It has become commonplace in South Korea that people scroll down their smartphone or tablet screens to read their daily dose of cartoons, while commuting by bus or train, or walking on the street.
The popularity of Korean ‘webtoons,’ a mixed word using web and cartoon, has been rapidly rising, spilling into dramas, movies and games.
We all remember the time when the only way to get weekly comics was to wait at a bookstore and buy cartoon magazines.
But now, with the advent of the internet and smartphones, for many South Koreans that has become only a nostalgic childhood memory.
In the early 2000s, people began to scan published comic books and share them illegally through file-sharing websites.
The image quality of scanned comics was not satisfying but free. It was a significant blow to the already faltering comic industry with the market shrinking to $389m.
Fortunately, the industry began to see business opportunities.
Cartoonists started to draw bespoke, original content specifically for online consumption – designed in a way that people can easily read by scrolling down the screen.
Now, a new generation of webtoons, taking full advantage of the digital space, feature sound and visual effects.
The webtoon industry in South Korea, which continues to thrive, was estimated to be worth $153.5m in 2014, according to an estimate by the Ministry of Culture, Sports and Tourism.
They allow users to easily access and share webtoons through their messenger services, as well.
Webtoonist Kim Yang-soo, who writes and illustrates for a few webtoons, with a huge fixed fan base, was originally a music journalist who drew cartoons as his personal hobby.
He told Al Jazeera that he switched to become a full-time webtoonist as he saw an opportunity in the growing webtoon market, and that his current income is much higher than he could imagine as a journalist.
Webtoonists publish their pieces through major online platforms. Primarily, they make a living by earning cartoonist’s fees for each piece.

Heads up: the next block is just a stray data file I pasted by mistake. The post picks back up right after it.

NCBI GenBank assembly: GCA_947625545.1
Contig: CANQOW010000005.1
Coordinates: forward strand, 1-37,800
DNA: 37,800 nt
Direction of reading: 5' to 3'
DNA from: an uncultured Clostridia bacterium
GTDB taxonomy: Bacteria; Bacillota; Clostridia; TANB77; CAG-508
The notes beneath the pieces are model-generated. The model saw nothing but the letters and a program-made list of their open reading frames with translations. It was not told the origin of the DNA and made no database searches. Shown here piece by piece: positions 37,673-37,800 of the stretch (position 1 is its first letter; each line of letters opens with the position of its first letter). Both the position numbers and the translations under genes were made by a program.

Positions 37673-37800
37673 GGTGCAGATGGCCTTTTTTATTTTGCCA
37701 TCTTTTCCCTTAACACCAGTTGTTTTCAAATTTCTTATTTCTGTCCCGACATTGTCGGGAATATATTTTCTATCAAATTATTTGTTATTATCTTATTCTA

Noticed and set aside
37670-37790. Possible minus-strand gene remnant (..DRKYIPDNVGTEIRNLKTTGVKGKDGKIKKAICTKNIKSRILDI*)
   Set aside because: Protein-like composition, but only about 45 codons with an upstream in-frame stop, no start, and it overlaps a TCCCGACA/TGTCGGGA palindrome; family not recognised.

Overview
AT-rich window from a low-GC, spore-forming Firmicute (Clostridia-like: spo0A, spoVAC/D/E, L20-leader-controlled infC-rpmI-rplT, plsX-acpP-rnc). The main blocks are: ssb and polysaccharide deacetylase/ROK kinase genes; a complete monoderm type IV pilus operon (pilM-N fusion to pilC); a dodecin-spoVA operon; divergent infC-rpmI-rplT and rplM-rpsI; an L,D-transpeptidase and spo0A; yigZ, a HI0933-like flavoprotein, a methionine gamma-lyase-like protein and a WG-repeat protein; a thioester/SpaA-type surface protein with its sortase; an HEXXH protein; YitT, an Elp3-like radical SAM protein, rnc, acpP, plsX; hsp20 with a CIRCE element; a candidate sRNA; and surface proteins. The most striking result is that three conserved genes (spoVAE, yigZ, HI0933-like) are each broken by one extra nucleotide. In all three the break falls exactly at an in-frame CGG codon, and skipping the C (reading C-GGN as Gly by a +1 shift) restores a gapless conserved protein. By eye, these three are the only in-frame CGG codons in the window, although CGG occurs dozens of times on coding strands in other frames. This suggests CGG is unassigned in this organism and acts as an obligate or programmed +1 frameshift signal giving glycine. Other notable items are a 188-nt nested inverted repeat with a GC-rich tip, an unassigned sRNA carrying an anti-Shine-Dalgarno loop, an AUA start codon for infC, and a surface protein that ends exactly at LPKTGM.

Some famous webtoonists earn as much as $5,000 to $6,000 for each episode from platform companies.
In addition, they make profits by drawing commercial advertisements, participating in product placement advertisements, or having readers pay to read the latest episodes in advance.
Some webtoons are translated into other languages such as English, Japanese, Chinese and Thai. Kim’s latest collaborative work, ‘Aisopos,’ is also translated into English.
Promoting Korean culture
The South Korean government aims to promote another wave of Korean culture with its growing Webtoon industry along with its K-Dramas and K-Pop, which have already swept across Asia since early 2000s.
The government hopes that webtoons could become the next generation of killer content and used as a medium for one source multi use (OSMU)
More than 50 webtoons have been recreated into more value-added dramas and movies with some even remade into games.
“Incomplete Life,” describing everyday struggles of white-collar workers in a fiercely-competitive and hierarchical Korean corporate culture, drew more than one billion hits on online portal Daum and its TV drama caused huge sensation.
According to an industry report, the sales of character products and office supplies went through the roof after the drama went on air.
Oh Jae-rok, president of state-funded Korea Manhwa Contents Agency, told Al Jazeera that the government is ambitiously providing various supports such as accurate translation and stable environments for artists.